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Hyundai's 'New Thinking, New Possibilities' tag line always sounded a tad hollow to my ears. 'Great progress from a low base, now on a par with the mainstream' might be a better summation of the past decade of the South Korean brand's rise, but is less catchy and would get you thrown out of marketing school.
However, with the new Ioniq - offering three electrified powertrains within one standalone model - maybe Hyundai really has thought anew and given itself possibilities as a result. With hybrid, plug-in hybrid and full electric options, the Ioniq takes on the Toyota Prius (hybrid and plug-in) and Nissan Leaf (EV only) and arguably offers greater attributes than both - from lower prices to better driving and visual appeal.
BusinessCar has already driven the Hybrid, and as the plug-in version isn't due until mid-2017, now is the perfect time to assess the electric model. Of the three, the full EV stands out most on account of its 'closed' front face, finished in a gently contrasting colour to the bodywork. A touch longer than a Nissan Leaf (4,470 vs. 4,445mm), room upfront in the Ioniq is fine and acceptable in the back, if a little weak on headroom due to the roof's rearward slope (for aerodynamic benefit).
The cabin is non-threateningly normal too, and although the EV loses out on regular boot space compared with the Hybrid (350 vs 443 litres), with seats folded, a useful 1,410-litre loading area is revealed.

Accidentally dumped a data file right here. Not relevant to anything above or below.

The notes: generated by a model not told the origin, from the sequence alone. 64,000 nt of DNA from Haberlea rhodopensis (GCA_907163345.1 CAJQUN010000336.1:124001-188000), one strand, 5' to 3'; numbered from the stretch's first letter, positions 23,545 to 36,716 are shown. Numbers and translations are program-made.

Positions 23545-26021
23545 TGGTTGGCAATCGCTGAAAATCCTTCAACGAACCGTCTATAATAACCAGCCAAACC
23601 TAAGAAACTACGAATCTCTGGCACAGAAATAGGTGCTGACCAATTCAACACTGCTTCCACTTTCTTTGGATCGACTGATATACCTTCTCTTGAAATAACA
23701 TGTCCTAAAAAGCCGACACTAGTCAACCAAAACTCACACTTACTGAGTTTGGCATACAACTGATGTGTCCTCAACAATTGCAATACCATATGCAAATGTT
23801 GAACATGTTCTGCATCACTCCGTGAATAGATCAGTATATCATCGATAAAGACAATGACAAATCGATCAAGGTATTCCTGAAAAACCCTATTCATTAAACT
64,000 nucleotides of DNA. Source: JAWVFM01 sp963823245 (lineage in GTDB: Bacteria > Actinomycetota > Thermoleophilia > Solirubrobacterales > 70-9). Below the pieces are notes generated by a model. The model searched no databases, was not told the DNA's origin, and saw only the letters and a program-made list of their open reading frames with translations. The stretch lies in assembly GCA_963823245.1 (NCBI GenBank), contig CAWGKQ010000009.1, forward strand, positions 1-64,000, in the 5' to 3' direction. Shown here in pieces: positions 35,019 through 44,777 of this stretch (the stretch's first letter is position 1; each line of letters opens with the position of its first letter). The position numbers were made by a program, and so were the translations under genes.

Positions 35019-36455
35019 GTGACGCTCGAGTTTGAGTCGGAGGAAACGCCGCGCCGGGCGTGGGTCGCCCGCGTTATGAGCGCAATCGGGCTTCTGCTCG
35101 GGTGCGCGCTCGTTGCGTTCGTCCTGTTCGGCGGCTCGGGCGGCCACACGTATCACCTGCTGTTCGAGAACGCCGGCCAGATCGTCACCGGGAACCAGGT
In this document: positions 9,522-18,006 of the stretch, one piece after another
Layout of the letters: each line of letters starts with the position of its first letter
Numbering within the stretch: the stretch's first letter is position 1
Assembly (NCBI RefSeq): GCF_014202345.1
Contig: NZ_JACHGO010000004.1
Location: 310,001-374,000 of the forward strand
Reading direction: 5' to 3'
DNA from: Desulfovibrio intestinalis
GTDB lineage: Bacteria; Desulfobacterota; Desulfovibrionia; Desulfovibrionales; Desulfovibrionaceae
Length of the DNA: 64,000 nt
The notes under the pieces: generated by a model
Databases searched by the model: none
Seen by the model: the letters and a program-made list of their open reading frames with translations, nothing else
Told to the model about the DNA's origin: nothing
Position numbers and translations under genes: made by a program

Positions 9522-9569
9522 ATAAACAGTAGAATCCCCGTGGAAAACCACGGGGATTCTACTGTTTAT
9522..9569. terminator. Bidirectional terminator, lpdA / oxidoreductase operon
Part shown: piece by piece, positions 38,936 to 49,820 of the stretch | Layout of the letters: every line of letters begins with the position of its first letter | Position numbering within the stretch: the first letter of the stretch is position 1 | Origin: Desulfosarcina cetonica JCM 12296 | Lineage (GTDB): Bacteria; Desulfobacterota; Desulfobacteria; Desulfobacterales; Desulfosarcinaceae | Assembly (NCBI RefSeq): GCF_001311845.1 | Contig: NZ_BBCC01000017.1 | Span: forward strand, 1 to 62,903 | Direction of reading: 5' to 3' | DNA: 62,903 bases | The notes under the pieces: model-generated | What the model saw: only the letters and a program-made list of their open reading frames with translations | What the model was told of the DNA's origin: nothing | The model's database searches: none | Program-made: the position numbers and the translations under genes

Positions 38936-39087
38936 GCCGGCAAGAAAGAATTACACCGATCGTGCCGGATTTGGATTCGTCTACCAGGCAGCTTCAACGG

But the real revelation is the Ioniq Electric's drive. There's no gearstick and just four buttons - Reverse, Neutral, Drive and Park - but once 'D' is prodded and accelerator depressed, the motor is enthusiastic in response. Indeed, the Ioniq's 10.2-second 0-60mph time betters the VW e-Golf, Kia Soul EV and Nissan Leaf, and along windy A-roads it's surprisingly agile and fun, not adjectives normally associated with Hyundai.
The caveat is that the driver needs to vary the level of regenerative braking available - weirdly accessed via steering wheel-mounted paddles, and which has a similar effect to changing down a gear in a car with a manual gearbox.
The 'no re-gen' setting makes the car feel like it could run away with itself, and 'level three re-gen' is really only a way of braking hard without using the foot pedal, but level two feels just right for spirited driving. That driving can be enjoyed for longer too, with a 174-mile potential range that beats the new 30kW Leaf's 155 miles and is way more than the e-Golf's 118.
The Ioniq is priced lower than all of its rivals too, but with a good spec, and still qualifies for a £4500 Government Plug-In Car Grant. Only a poor residual value - KwikCarcost quotes 20% - lets it down. While better than the Leaf 30kW's terrible 17%,.
it's worse than the e-Golf (24%) and Soul EV (27%), and all those numbers reflect a segment still not trusted as a good second-hand buy. As numbers rise and the UK public charging network expands that should change. Until then, Hyundai believes the Electric will remain niche.
But if you have access to personal charging via home or work and your commute can be accommodated within its range, the tax breaks, genuine driving fun, and distinct model, full-electric eco feel-good factor could be hard to beat. I'd recommend a test drive. Really.
Hyundai Ioniq Electric Premium
Model price range £28,995-£30,795*
Residual Value £5,875 (20.3%)
Service, maintenance and repair £2,111
Vehicle Excise Duty £0
National Insurance £2,655
Cost per mile 54.9p
Range 174 miles
CO2 (BIK band) 0g/km (7%)
BIK 20/40% per month £34/£68
Warranty 5yrs/unltd miles
Boot space (min/max) 350/1410 litres
Engine size/power Electric motor/120hp
* Before Govt £4,500 Plug-in Car Grant
One of best-driving and distinctive mainstream EVs to date, but RVs still need work